Report: Millions Of Gmail, Microsoft & Yahoo Email Details Stolen

You don’t seem to have to wait too long before hearing about the latest hack, malware or other threat that has come through. While most of the time the reports act as a precautionary measure to make the public aware of a possible issue and/or threat, occasionally the reports come after the incident, much is the case today. A new report out of Reuters is highlighting that a number of email accounts have been hacked and details (mostly username and password combinations) have been stolen.

The report details that this latest hack was identified by Hold Security, following a hacker who declared responsibility for the attack while trying to sell on the data set for apparently less than $1. In total, it had been believed that more than one billion records had been compromised, however it is now seems as though the total number is far less and much closer to the 272 million marker. Which by any standards, is still a significant number.

In terms of email provider specifics, the clear majority of email accounts come from the Russian email company, Mail.ru. However, the report also notes that Gmail, Microsoft and Yahoo accounts were also compromised in the attack. According to the details, 24 million Gmail accounts are thought to be at risk, as well as 33 million Microsoft accounts and 40 million Yahoo Mail accounts. It is also worth pointing out that a number of other email companies were also mentioned, although not specifically named as of yet. With Holden stating a number of the accounts belong to large U.S. banking, manufacturing and retail companies. At present, most of the email companies including Google and Yahoo has yet to publicly confirm or respond to the report, with the exception of Mail.ru and Microsoft. In terms of Microsoft, the spokesperson was noted saying that they have measures in place to require users to provide additional security checks when an account has been thought to be compromised. While Mail.ru has said they are investigating the matter and whether the credential combinations are still live and will inform those affected when the time comes. Those interested can read the report in full by heading through the source link below.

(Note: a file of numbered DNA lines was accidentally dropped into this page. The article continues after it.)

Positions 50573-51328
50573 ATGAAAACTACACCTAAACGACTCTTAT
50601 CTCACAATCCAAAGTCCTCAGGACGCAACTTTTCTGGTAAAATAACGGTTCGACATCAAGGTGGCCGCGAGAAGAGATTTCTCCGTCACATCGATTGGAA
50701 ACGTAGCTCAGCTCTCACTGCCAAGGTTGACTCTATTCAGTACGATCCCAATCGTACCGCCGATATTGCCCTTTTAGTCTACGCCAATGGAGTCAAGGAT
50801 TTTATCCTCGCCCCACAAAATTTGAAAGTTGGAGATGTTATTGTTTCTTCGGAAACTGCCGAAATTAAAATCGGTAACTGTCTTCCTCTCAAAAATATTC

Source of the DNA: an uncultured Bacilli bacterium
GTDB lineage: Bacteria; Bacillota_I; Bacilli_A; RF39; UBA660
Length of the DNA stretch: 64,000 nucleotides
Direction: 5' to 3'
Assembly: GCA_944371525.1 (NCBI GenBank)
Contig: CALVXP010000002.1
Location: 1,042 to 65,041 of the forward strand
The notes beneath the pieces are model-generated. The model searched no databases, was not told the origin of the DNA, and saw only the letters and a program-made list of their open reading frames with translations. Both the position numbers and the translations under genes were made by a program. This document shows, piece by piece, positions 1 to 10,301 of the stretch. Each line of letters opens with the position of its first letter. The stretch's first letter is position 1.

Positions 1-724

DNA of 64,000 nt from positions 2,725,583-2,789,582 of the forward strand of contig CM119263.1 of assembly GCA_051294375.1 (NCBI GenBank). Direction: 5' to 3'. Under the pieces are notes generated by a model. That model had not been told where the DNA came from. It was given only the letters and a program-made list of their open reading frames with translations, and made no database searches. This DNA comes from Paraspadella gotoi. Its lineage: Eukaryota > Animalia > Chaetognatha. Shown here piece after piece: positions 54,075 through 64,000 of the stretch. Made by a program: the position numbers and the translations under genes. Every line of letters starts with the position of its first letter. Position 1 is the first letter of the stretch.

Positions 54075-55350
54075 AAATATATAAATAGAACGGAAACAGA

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John Anon

Editor-in-Chief
John has been writing about and reviewing tech products since 2014 after making the transition from writing about and reviewing airlines. With a background in Psychology, John has a particular interest in the science and future of the industry. Besides adopting the Managing Editor role at AH John also covers much of the news surrounding audio and visual tech, including cord-cutting, the state of Pay-TV, and Android TV. Contact him at [email protected]
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